And sometimes we amaze ourselves. We accomplish things we never thought we could. We see the beautiful, amazing in our parenting: The way we love our children so deeply, accept them so unconditionally, nurture them so passionately. The way we brave the un-braveable and do the un-doable.

Photo by Dave Rosenblum

Parenthood, like yoga, is not any one of these things. It is all of these things. We move between them gracefully, sometimes, and awkwardly, sometimes. We all have our strengths. We all have our limits. As yoga teaches us (in my non-yogi words), we find peace when we stop comparing ourselves to others or worrying about what we "should" do and instead focus on accepting and loving ourselves, imperfections and all. There is something sacred and worthwhile in all of us.

All photos in this post are via Creative Commons. Some rights reserved; please click on caption link for more information.

September 12, 2014

Reclaiming My Home from Nerf Guns & Ninja Turtles

When I became a mother, I vowed not to let toy guns into our home. My husband agreed. We saw no need. We believed - still believe - that because guns are used to injure and kill they are not something to "pretend" with. We committed ourselves to ensuring the tv shows the boys watched were educational and prosocial and, sure, sometimes good ol' entertainment, but anything violent would wait until they were much older.

But like so many things we swear we'll never do as parents, there is a slippery slope. Like how I swore my kids would always wear clean clothes and not run naked in public - only to be the mom with a preschooler running around the driveway in his underwear, covered in mud. And just as we swore "no guns," somehow our playroom became home to army figures and Ninja Turtles (weapons included) and, yes, even a couple of Nerf guns. Just as we vowed "no violent tv," our boys were watching robot aliens cut down by nunchucks and swords.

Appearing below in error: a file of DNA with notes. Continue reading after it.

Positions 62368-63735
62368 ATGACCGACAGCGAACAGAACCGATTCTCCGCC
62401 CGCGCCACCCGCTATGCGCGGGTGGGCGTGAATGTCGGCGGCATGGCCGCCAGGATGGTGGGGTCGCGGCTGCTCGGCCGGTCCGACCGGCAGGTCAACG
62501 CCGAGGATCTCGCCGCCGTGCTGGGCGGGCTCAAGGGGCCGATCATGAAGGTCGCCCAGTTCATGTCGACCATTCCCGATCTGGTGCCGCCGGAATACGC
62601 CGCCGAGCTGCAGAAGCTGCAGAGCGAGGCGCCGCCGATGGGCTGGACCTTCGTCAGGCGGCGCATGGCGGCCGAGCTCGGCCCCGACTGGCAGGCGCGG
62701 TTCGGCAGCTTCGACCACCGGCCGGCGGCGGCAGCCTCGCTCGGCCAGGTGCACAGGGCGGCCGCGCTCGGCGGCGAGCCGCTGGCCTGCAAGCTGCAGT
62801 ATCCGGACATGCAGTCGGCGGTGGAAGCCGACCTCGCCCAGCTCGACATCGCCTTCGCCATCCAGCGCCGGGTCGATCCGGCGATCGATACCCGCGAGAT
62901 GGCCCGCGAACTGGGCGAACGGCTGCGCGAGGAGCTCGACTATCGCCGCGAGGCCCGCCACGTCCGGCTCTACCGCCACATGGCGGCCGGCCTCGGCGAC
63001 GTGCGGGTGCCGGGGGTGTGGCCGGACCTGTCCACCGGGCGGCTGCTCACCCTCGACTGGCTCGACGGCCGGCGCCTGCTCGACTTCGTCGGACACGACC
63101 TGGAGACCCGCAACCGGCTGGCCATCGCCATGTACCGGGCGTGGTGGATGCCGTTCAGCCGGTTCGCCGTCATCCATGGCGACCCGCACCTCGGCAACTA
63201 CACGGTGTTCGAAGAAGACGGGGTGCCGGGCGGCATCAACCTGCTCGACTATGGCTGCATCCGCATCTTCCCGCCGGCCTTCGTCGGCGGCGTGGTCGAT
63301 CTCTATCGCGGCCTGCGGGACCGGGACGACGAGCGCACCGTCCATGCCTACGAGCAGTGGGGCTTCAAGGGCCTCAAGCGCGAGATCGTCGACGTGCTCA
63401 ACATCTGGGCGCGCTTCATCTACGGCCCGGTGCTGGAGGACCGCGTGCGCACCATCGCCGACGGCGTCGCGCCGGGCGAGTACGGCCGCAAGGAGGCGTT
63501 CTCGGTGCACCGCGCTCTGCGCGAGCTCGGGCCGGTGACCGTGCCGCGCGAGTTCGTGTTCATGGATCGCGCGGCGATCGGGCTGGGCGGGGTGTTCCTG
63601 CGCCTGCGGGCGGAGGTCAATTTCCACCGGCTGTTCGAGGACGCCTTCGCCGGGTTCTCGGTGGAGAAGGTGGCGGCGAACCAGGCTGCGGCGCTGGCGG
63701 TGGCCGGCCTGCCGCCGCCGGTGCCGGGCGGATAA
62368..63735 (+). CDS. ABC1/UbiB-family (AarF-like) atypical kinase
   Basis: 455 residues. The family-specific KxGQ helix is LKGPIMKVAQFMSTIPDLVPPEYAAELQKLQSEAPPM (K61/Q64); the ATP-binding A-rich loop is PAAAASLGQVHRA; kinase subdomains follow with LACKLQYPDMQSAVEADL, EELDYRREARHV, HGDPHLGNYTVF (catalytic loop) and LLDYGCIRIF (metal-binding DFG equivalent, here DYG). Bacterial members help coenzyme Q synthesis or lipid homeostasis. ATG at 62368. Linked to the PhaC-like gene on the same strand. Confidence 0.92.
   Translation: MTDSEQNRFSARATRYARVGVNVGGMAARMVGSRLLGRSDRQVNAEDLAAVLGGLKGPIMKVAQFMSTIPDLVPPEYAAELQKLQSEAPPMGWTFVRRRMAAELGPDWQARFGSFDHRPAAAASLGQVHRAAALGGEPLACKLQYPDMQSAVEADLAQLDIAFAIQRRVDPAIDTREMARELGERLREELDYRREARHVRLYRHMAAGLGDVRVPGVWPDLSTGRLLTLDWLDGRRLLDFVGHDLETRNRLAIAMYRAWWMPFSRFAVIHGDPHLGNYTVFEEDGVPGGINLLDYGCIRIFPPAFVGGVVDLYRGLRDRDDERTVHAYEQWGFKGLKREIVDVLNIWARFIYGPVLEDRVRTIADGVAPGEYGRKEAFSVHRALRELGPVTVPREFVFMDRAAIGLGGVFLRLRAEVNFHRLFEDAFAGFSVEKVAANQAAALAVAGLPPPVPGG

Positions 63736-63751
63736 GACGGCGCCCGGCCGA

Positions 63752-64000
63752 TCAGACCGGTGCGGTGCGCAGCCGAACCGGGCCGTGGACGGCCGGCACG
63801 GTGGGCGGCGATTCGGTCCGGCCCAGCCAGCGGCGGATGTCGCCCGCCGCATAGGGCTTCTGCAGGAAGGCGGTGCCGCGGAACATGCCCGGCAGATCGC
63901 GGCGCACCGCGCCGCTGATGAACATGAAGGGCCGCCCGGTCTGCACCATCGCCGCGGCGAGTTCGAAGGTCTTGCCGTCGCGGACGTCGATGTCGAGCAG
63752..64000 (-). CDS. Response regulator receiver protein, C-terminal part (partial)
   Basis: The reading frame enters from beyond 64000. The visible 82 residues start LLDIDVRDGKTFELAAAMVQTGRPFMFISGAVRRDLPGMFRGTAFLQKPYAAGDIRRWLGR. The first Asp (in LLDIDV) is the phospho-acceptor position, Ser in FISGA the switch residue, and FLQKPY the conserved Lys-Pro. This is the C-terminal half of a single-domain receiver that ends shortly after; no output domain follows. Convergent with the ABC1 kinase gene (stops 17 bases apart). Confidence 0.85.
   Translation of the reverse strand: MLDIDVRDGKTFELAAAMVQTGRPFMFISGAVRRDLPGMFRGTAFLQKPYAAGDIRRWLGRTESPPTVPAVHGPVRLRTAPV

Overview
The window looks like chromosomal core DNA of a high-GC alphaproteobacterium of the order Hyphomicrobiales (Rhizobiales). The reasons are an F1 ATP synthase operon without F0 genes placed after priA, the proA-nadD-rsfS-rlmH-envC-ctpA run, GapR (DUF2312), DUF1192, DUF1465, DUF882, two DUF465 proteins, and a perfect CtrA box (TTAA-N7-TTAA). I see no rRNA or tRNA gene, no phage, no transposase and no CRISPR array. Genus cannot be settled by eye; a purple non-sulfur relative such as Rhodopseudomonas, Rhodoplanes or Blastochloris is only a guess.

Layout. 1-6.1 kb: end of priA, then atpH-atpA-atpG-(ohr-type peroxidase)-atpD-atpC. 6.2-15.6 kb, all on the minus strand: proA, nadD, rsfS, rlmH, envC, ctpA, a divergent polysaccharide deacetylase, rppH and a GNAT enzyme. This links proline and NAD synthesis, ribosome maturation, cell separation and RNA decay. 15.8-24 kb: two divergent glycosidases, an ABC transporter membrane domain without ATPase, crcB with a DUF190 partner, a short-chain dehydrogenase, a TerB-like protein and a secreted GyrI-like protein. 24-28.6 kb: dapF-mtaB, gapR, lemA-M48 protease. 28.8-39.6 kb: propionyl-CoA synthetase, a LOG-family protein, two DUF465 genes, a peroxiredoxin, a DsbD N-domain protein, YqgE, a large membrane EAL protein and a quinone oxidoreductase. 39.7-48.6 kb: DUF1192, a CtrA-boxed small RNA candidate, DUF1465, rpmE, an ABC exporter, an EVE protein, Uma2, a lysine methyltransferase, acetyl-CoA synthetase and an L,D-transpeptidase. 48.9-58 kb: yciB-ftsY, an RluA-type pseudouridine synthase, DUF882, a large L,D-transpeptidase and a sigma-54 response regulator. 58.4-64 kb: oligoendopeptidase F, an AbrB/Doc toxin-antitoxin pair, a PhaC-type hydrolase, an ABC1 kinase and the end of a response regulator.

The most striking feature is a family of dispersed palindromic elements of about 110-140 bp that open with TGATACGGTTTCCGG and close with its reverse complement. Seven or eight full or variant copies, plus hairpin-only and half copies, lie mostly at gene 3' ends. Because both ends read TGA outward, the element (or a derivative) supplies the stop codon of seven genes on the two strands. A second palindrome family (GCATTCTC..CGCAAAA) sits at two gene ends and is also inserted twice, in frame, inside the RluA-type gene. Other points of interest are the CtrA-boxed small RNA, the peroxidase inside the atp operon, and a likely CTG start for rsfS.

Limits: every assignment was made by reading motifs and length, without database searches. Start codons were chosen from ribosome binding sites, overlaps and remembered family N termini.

September 8, 2014

Stop Kids' Arguing While Still Allowing Them A Voice

I’m pretty sure that my 7-year-old snuck off at some point in the night and took classes at Harvard Law. How else can I explain his ability to argue any point ad naseum, putting the most seasoned attorney to shame? It’s admirable, really. Zip is persistent and amazingly convincing. But, as his mom, I also find it really, really frustrating, particularly when the arguing results in a heated negotiation about something I've asked him to do or not to do. I am also certain I'm not the first parent to experience this. I was a pretty argumentative kid myself, so I can count my own parents in the "been there" club. Maybe you are a member too?

The Dilemma

On one hand I want to support Zippy’s assertiveness, and I want him to know that what he has to say matters. I know that he is at the age where feeling knowledgeable is important and, as a very goal-directed kid, getting to do what he wants to do is important to him.

On the other hand, there are times that the answer is “because I said so” (even though I swore that would never be the case). As a parent, I’m juggling so many different things that sometimes I just need him to go with the flow so I can keep all of the balls in the air. I also want him to respect my role as the parent in our relationship. The more that I engage with him in debate, the less weight my words seem to hold and the more everything seems to become debatable. And, beyond our relationship as parent and child, I want my boys to learn that there is a time and place to disagree or stand one’s ground – both with adults and with peers. It is an important skill to have when it comes to building healthy relationships or being a strong leader.

So where is the middle ground? How do I give Zip the space to share his point of view, without getting drawn into a heated debate over whether he is allowed to catch snapping turtles with his bare hands or whether he brushed his teeth before getting in bed? (Definite NO on the snapping turtles and, sweetie, your toothbrush is still bone dry.)

Bonbon Break